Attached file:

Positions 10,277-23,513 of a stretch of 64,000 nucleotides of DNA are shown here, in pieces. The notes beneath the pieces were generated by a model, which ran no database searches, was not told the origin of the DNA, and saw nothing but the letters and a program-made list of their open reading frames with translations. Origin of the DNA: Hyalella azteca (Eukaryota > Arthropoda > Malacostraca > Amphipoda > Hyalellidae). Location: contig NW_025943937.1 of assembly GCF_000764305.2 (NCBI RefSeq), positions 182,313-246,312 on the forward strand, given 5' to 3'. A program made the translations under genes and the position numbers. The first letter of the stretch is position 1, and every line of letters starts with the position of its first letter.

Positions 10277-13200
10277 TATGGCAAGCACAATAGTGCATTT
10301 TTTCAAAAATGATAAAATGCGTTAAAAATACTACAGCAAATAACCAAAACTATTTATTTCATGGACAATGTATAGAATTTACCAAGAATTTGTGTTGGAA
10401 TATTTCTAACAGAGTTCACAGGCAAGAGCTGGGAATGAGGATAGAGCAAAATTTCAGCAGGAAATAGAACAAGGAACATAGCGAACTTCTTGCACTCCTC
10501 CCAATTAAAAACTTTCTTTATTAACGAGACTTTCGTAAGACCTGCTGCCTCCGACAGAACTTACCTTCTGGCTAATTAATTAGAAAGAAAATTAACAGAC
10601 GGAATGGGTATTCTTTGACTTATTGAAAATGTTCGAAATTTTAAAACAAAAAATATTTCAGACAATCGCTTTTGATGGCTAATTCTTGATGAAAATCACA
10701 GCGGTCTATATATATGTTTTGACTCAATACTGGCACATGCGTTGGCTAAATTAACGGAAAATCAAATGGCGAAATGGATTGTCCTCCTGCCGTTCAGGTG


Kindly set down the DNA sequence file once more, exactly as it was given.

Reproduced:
Positions 10,277-23,513 of a stretch of 64,000 nucleotides of DNA are shown here, in pieces. The notes beneath the pieces were generated by a model, which ran no database searches, was not told the origin of the DNA, and saw nothing but the letters and a program-made list of their open reading frames with translations. Origin of the DNA: Hyalella azteca (Eukaryota > Arthropoda > Malacostraca > Amphipoda > Hyalellidae). Location: contig NW_025943937.1 of assembly GCF_000764305.2 (NCBI RefSeq), positions 182,313-246,312 on the forward strand, given 5' to 3'. A program made the translations under genes and the position numbers. The first letter of the stretch is position 1, and every line of letters starts with the position of its first letter.

Positions 10277-13200
10277 TATGGCAAGCACAATAGTGCATTT
10301 TTTCAAAAATGATAAAATGCGTTAAAAATACTACAGCAAATAACCAAAACTATTTATTTCATGGACAATGTATAGAATTTACCAAGAATTTGTGTTGGAA
10401 TATTTCTAACAGAGTTCACAGGCAAGAGCTGGGAATGAGGATAGAGCAAAATTTCAGCAGGAAATAGAACAAGGAACATAGCGAACTTCTTGCACTCCTC
10501 CCAATTAAAAACTTTCTTTATTAACGAGACTTTCGTAAGACCTGCTGCCTCCGACAGAACTTACCTTCTGGCTAATTAATTAGAAAGAAAATTAACAGAC
10601 GGAATGGGTATTCTTTGACTTATTGAAAATGTTCGAAATTTTAAAACAAAAAATATTTCAGACAATCGCTTTTGATGGCTAATTCTTGATGAAAATCACA
10701 GCGGTCTATATATATGTTTTGACTCAATACTGGCACATGCGTTGGCTAAATTAACGGAAAATCAAATGGCGAAATGGATTGTCCTCCTGCCGTTCAGGTG